In previous articles, I’ve discussed the treatment of specialized structures in SQL Server 2005 called graphs and trees. Graphs are data structures that represent relationships between pairs of nodes. A tree is a graph that has a single root node, and you can reach each node in the tree structure by following only one path. An example of a tree is an employee organizational chart, which has many employees but only one CEO, and each employee has only one management chain. T-SQL in SQL Server 2005 lets you solve challenging problems related to the treatment of trees. For example, in "Get in the Loop with CTEs" (May 2004, InstantDoc ID 42072), I use the recursive common table expressions (CTEs) introduced in SQL Server 2005 to analyze employee hierarchies by manipulating data in a tree structure.
In this article, I’ll solve another challenge related to a tree structure—posted by SQL Server MVP Erland Sommarskog in a private Microsoft Most Valuable Professional (MVP) forum—to calculate for each employee the sum of the salaries of all subordinates in all levels, including the employee at the top of a subtree.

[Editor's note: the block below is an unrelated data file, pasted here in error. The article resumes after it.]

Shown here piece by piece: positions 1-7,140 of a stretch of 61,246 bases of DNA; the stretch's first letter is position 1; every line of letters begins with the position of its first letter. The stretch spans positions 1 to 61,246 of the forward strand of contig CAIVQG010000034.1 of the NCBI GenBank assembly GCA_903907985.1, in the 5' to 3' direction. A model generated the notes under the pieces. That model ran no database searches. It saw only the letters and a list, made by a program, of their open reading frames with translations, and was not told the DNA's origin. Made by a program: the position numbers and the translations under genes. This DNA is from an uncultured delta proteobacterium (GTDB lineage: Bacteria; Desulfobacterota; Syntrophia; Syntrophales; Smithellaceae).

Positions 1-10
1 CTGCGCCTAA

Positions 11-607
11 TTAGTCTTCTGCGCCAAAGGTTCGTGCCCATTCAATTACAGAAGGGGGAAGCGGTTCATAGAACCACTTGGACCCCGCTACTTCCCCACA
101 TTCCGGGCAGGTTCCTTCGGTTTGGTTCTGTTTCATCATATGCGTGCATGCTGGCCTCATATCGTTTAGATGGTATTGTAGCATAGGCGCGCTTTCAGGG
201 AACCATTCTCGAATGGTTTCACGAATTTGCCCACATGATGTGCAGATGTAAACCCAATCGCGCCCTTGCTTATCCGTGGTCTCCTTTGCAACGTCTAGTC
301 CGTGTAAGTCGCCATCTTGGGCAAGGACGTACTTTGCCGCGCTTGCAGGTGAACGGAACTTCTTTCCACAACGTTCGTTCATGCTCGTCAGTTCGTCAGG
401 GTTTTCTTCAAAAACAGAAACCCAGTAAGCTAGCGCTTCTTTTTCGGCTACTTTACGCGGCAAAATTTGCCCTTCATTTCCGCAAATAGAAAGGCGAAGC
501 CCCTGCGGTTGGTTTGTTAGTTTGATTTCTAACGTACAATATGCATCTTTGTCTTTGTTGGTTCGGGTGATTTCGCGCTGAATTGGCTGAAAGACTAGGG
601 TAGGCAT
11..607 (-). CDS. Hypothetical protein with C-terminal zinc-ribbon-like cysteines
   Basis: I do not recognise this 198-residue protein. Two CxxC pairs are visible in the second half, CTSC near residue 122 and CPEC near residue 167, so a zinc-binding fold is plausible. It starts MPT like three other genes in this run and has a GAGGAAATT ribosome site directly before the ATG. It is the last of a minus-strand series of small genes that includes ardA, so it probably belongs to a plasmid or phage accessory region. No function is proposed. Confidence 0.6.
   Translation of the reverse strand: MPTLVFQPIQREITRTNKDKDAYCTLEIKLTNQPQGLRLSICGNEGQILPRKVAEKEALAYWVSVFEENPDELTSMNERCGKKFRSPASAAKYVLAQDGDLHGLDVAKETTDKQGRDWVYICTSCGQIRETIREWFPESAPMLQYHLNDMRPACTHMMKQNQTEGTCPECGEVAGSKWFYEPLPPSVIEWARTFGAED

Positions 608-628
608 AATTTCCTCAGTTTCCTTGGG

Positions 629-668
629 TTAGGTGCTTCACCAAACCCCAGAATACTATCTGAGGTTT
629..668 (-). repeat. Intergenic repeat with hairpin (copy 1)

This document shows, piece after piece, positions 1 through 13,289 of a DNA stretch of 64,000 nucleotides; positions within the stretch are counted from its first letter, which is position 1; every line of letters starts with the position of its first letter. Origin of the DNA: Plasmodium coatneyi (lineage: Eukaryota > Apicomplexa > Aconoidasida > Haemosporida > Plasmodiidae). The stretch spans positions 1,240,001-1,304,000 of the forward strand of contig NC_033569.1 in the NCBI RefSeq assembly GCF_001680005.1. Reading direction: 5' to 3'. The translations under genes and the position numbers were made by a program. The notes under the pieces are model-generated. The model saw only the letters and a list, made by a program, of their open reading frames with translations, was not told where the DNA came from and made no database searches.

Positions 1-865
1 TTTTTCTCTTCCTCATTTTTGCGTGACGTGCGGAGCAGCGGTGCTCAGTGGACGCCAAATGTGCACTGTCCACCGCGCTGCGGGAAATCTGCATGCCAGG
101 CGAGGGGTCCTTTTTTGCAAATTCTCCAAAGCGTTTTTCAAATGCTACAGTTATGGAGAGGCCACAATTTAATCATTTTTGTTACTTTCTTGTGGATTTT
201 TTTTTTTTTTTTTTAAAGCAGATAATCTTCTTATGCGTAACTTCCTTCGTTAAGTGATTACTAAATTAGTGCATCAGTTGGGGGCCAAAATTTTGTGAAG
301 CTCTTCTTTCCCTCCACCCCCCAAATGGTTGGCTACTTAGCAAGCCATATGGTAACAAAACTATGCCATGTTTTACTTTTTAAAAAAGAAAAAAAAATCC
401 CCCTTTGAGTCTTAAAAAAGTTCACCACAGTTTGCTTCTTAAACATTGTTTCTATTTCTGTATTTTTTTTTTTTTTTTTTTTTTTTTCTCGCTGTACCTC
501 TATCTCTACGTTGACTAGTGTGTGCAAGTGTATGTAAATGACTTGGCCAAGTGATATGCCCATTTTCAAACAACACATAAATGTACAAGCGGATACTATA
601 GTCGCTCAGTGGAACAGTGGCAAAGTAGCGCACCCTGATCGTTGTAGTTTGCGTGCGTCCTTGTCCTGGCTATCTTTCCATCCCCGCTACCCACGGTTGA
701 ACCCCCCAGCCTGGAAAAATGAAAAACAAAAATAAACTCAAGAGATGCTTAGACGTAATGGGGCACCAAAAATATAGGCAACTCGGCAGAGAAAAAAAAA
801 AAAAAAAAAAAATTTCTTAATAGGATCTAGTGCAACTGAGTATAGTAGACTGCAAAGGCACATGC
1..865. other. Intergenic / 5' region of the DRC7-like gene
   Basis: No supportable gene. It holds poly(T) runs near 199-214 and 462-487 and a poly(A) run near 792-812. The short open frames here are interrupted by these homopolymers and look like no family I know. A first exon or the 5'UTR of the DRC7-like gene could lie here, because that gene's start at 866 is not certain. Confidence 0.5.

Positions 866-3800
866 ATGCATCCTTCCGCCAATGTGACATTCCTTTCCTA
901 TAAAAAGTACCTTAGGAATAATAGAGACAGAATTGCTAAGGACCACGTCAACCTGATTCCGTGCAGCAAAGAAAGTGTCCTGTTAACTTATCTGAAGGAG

Calculating the Sum of Salaries in a Tree
To solve the challenge, first run the code in Listing 1 to create and populate the Employees table that I'll use in my examples throughout this article. The Employees table has a row for each employee that lists the employee's ID (empid), manager ID (mgrid), name, and salary. In this table, David is the CEO of the organization. Because David is the root of the tree, his mgrid column is NULL. You'll be able to reach each employee by following only one path of managers starting with the root (i.e., David). Table 1 shows the result of calculating the sum of David's subordinates' salaries.
Now let's calculate the salaries in Aaron's tree. Aaron’s salary is $5000. Aaron’s direct and indirect subordinates are Rita (empid = 9, salary = $3000); Gabriel (empid = 11, salary = $3000); Emilia (empid = 12, salary = $2000); Michael (empid = 13, salary = $2000); and Didi (empid = 14, salary = $1500). The sum of the salaries of Aaron and his subordinates in all levels is $5000 + $3000 + $3000 + $2000 + $2000 + $1500 = $16,500. Now, try to calculate the sum for employee ID 2 (Eitan). Table 2 shows the results you should see.